Global shipyard order books show a forward workload that is diminishing rapidly and will, "tail off to very low levels for 2014 and beyond", according to this year's World Shipbuilding Annual Review and Forecast report, published last week by Drewry Maritime Research.
Shipbuilding production levels have remained at record high levels, exceeding 50 million tonnes over 2010 and 2011, and this year is forecast to remain close to 2011 levels. After that, order books start contracting, the London-based specialist research and advisory organisation for the maritime sector reports.
News from the industry shows shipbuilders are already losing work, with three shipping lines cancelling orders for new ships over the past week alone.
"Over-tonnaging and large operating inefficiencies are hindering a recovery," the Drewry report found. "With order books dominated by bulk carriers and containerships, two of the worst hit markets in terms of oversupply, wreaking havoc with freight rates, it reflects the fact that for some time now ordering activity by shipowners has exceed the requirements of trade growth."
The report, which analyses ship ordering over a 15-year period, concludes, "the immediate prospects for the shipbuilding industry are bleak". It shows that in virtually all fleet sectors the size of the order book at the start of this year will likely more than exceed the requirement for new ships up to 2016, according to Drewry's dry bulk analyst Sanya Shahi.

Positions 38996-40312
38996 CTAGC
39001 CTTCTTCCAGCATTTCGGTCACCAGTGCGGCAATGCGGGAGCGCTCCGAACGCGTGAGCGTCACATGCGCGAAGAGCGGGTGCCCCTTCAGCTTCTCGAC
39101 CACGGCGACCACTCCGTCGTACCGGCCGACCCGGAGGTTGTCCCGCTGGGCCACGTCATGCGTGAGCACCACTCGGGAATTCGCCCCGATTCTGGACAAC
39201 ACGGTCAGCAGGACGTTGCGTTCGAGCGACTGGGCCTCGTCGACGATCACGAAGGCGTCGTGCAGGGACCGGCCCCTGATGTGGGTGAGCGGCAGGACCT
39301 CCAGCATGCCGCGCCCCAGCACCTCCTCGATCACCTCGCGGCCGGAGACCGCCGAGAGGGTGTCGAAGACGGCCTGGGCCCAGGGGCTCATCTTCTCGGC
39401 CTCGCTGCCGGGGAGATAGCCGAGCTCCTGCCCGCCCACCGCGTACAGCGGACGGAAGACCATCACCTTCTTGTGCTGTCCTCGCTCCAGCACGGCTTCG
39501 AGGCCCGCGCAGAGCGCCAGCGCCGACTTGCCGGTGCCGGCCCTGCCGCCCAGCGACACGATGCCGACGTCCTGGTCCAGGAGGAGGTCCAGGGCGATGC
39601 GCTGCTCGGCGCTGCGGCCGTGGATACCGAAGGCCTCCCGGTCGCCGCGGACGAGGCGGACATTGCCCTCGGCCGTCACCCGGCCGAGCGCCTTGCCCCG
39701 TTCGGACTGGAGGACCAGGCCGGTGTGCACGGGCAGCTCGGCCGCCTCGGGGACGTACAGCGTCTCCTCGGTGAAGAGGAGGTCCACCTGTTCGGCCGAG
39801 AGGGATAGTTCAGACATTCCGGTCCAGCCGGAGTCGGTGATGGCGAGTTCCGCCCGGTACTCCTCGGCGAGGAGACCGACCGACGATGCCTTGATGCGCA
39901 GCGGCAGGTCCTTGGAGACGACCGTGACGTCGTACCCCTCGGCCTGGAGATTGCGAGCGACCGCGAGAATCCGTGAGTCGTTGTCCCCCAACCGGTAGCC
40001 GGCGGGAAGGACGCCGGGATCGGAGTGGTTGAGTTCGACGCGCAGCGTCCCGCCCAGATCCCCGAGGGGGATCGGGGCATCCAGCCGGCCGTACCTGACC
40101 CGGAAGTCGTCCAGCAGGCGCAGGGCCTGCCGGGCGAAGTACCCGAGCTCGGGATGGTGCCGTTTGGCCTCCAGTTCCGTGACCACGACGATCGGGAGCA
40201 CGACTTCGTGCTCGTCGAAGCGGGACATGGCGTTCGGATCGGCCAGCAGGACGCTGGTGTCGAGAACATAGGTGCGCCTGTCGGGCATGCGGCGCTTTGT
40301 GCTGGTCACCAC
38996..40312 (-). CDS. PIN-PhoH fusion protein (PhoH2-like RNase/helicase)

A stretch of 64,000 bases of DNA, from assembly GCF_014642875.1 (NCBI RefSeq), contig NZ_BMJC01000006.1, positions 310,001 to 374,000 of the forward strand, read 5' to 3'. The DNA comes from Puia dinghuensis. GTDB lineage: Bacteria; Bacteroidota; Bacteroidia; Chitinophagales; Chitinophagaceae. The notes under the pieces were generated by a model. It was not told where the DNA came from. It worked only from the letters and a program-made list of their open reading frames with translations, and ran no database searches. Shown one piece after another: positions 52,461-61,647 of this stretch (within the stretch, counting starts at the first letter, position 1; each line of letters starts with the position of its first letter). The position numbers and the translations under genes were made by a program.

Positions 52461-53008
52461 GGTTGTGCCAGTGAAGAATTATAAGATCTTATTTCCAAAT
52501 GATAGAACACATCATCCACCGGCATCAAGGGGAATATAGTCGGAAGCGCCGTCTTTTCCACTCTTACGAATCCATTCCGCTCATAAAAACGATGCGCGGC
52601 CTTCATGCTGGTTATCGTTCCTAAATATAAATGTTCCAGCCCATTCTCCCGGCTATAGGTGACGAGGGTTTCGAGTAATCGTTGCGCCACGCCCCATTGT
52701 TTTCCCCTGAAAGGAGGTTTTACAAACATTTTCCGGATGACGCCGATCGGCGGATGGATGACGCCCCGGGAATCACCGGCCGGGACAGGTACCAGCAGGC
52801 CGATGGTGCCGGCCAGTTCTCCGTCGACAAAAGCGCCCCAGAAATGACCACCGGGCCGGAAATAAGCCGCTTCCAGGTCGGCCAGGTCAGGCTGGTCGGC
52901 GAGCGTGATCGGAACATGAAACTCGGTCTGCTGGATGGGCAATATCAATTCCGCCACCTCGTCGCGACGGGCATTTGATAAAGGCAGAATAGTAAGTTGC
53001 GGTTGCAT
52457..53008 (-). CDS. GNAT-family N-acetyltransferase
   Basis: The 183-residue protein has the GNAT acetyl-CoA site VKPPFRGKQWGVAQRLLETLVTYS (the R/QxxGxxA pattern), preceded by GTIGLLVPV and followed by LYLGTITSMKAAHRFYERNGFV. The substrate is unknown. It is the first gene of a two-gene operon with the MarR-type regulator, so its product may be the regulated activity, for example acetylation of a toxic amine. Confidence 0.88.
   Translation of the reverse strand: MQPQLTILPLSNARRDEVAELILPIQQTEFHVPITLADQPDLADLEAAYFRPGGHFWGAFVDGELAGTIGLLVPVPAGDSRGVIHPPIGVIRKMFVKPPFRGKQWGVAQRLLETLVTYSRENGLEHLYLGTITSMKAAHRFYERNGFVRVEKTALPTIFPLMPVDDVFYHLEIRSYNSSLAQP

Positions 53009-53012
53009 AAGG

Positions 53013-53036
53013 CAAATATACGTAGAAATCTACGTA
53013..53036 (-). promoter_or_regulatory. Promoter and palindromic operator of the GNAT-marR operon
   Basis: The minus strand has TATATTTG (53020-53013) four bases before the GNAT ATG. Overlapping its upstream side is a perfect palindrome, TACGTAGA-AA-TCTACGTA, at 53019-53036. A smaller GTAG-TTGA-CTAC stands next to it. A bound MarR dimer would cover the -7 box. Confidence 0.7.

More than 100 million tonnes of capacity will be delivered in 2012, or about 1,200 ships of all sizes. Nevertheless, shipowners are still placing orders this year even though, "it's very hard to get finance. Some owners are trying to get private players in to provide the funding but it's not working", he added.
Even though shipyards had tried to play "a very intelligent game" by offering fuel efficient and otherwise economically designed ships at discount, "that's not working either. There are not many orders beyond 2014", said Mr Shahi.
"Access to funding - either through retained reserves or debt is very limited for shipowners and in the circumstances it seems almost inevitable that new ordering levels will remain low for some time to come," said the report.
"The difference between forecast demand and capacity is too great to be bridged by contraction from isolated capacity closure, meaning shipyards will have to fight for survival by securing enough of the limited new ordering that is likely to take place in the next couple of years."